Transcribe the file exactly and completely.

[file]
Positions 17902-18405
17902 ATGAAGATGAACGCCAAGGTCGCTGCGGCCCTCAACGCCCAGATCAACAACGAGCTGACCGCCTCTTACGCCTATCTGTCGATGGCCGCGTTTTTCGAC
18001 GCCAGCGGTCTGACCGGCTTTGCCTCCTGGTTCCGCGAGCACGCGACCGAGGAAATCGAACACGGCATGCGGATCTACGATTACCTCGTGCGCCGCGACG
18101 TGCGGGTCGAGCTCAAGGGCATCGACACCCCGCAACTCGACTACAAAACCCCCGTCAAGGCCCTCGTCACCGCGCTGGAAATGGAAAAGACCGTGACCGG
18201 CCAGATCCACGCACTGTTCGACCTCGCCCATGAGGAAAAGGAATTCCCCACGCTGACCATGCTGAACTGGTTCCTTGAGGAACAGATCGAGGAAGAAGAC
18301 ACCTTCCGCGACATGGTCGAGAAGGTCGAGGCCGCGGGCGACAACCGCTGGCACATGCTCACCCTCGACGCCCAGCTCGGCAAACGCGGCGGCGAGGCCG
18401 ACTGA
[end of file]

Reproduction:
Positions 17902-18405
17902 ATGAAGATGAACGCCAAGGTCGCTGCGGCCCTCAACGCCCAGATCAACAACGAGCTGACCGCCTCTTACGCCTATCTGTCGATGGCCGCGTTTTTCGAC
18001 GCCAGCGGTCTGACCGGCTTTGCCTCCTGGTTCCGCGAGCACGCGACCGAGGAAATCGAACACGGCATGCGGATCTACGATTACCTCGTGCGCCGCGACG
18101 TGCGGGTCGAGCTCAAGGGCATCGACACCCCGCAACTCGACTACAAAACCCCCGTCAAGGCCCTCGTCACCGCGCTGGAAATGGAAAAGACCGTGACCGG
18201 CCAGATCCACGCACTGTTCGACCTCGCCCATGAGGAAAAGGAATTCCCCACGCTGACCATGCTGAACTGGTTCCTTGAGGAACAGATCGAGGAAGAAGAC
18301 ACCTTCCGCGACATGGTCGAGAAGGTCGAGGCCGCGGGCGACAACCGCTGGCACATGCTCACCCTCGACGCCCAGCTCGGCAAACGCGGCGGCGAGGCCG
18401 ACTGA